Armor Is Not Enough for Good IT Security

 
 
By P. J. Connolly  |  Posted 2010-04-22 Email Print this article Print
 
 
 
 
 
 
 

The value of conventional password policies is doubtful; users will always be the weakest link in IT security. Perhaps it's better to add remediation to the existing arsenal of firewalls, strong passwords and VPNs, and admit that your security measures, no matter how closely they adhere to best practices, can be bypassed by a motivated intruder.

I'm not sure if I learned anything useful from the revelation that someone had compromised Google's Gaia security system last December. Undoubtedly, the company is a prime target; perhaps the only two companies that might be more impressive scores in hackers' ongoing game of capture-the-server would be IBM and Microsoft.

On top of that, the way that Google's security was compromised wasn't terribly exciting. Oh boy, an engineer clicked on a link that led to a "poisoned" server; who hasn't done that? Even the most experienced of us have come close to doing something colossally dumb (with apologies to my friend Wayne Rash for stealing his line); I was there several months back, when I almost fell for the old "MacCinema Installer" exploit. Escaping from that unscathed gave me a feeling not unlike driving in the mountains, and hauling the car back on the road after nearly going off a cliff. Adrenaline's a helluva drug, as a cleaner Rick James might have said.

I've spent a good deal of time thinking about security in the weeks since I joined eWEEK's lab crew. That's partly due to being assigned a piece on identity management in the age of SAAS (software as a service), but also resulted from having to cope with a flurry of logins and passwords to various applications and systems; I stopped counting after the first dozen. After the second or third week, I was praying for a universal set of credentials that would just work everywhere. But that beast simply doesn't exist, outside of a James Bond movie; I might as well be asking for a unicorn. (That makes me wonder if Purina Unicorn Chow would be rainbow-colored, but I digress...)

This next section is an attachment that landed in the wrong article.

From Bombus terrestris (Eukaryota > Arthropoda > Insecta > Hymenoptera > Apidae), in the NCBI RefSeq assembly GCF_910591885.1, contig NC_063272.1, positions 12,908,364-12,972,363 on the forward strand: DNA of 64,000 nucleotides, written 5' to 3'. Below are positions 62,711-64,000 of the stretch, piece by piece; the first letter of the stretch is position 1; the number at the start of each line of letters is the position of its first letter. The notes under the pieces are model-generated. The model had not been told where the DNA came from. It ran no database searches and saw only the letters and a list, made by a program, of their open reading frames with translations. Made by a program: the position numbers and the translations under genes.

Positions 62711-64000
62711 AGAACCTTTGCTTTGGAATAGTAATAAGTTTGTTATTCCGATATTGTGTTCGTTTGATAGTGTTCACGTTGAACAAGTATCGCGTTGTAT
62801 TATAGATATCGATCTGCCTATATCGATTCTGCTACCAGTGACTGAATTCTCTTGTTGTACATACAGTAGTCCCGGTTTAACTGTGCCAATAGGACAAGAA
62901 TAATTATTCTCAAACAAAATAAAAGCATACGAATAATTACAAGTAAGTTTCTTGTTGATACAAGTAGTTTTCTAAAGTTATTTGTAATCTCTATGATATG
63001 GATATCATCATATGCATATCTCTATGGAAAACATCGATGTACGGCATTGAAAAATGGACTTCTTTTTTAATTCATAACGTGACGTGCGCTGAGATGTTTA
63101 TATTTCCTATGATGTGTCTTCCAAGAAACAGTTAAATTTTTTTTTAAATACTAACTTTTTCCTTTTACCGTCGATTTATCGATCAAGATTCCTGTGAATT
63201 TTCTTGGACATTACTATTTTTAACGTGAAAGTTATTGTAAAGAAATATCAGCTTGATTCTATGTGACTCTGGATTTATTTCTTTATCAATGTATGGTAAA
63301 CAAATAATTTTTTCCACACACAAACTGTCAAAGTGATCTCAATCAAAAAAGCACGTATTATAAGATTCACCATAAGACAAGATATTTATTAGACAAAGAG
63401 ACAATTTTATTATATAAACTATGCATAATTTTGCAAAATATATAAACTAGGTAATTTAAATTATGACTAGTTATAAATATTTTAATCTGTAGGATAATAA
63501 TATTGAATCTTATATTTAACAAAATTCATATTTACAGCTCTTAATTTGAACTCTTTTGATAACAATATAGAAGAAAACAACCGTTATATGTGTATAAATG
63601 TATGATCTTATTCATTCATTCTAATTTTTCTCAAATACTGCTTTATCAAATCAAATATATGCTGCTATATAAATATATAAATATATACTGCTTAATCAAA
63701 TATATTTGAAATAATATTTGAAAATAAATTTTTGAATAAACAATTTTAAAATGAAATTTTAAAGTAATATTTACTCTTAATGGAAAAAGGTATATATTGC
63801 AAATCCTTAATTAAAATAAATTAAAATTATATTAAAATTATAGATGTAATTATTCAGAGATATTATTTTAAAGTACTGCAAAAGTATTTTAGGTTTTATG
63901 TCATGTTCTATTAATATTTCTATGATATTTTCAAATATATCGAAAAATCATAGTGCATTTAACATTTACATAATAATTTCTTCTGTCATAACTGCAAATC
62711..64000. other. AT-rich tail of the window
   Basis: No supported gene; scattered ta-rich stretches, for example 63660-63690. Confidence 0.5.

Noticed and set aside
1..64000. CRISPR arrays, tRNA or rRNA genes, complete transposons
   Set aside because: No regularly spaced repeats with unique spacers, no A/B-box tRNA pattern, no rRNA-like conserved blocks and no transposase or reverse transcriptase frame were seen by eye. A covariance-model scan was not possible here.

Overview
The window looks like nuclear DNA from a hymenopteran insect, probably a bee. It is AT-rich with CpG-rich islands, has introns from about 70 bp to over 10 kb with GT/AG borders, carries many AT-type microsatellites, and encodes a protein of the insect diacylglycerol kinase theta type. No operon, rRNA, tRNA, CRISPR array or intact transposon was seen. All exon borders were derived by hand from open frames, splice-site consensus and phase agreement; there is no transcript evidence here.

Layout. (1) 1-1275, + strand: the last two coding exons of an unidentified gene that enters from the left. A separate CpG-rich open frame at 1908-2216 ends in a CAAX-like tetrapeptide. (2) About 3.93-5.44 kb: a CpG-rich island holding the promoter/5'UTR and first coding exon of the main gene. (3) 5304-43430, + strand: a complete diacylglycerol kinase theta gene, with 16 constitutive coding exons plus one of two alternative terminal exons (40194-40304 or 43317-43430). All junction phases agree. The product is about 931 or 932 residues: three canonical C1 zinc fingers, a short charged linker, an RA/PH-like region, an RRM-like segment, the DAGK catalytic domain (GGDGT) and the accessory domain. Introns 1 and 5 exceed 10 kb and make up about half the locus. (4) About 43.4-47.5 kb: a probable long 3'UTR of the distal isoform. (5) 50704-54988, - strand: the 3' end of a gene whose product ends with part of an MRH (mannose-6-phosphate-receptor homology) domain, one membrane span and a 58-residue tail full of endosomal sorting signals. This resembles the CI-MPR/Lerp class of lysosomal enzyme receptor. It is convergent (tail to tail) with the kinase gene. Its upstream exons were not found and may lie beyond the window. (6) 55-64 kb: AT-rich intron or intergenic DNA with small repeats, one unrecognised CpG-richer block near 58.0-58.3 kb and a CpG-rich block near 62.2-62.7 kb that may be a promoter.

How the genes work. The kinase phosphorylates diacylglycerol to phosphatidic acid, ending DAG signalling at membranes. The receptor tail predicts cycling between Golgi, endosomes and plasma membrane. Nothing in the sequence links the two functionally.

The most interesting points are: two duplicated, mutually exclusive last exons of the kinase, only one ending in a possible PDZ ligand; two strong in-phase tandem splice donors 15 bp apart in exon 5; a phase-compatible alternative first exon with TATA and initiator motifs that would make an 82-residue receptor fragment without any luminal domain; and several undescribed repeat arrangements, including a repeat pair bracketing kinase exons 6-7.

In a previous life, I was responsible for IT security, and if I learned anything in that role, it's that humans are horrible at computer security. My users thought I was insane for requiring passwords at all, and when it came to the topic of rotating passwords and how strong passwords should be, I'm lucky I wasn't thrown from an upper-story window.

But my recalcitrant users had a point, one that kept crossing my mind as I was establishing my new digital identity as an eWEEK employee, every time I reused one of my easy-to-remember, hard-to-guess passwords. The users couldn't see the point behind my password policies, and had more important things to do with their brains than to figure out a new password for every site every three months. The funny thing is that I'm now on their side of the discussion.

Humans trust, in part, because it comes naturally to most of us. We fall for some of the simplest attacks because we just can't believe that we would ever be their victim. On top of that, good IT security is hard work. If IT security god Bruce Schneier regularly breaks seven of 10 often-cited rules for password security, as he admitted last year, imagine what Joe User is like.

At some point, IT policymakers must recognize that they're fighting an unwinnable war by insisting that users stick with unworkable rules for passwords. It doesn't help the image of IT as authorities on security when our own tools betray us, as they did recently when an incompletely tested antivirus update from McAfee shut down the computers run by California's state government, and those of many other organizations.

RedMonk analyst Michael Cot??« was onto something when he told me that IT security needs to add remedial services to its repertoire. Since security breaches are inevitable, damage control is perhaps more important than ever; it's too bad that Google learned this the hard way.

 
 
 
 
 
P. J. Connolly began writing for IT publications in 1997 and has a lengthy track record in both news and reviews. Since then, he's built two test labs from scratch and earned a reputation as the nicest skeptic you'll ever meet. Before taking up journalism, P. J. was an IT manager and consultant in San Francisco with a knack for networking the Apple Macintosh, and his love for technology is exceeded only by his contempt for the flavor of the month. Speaking of which, you can follow P. J. on Twitter at pjc415, or drop him an email at pjc@eweek.com.
 
 
 
 
 
 
 

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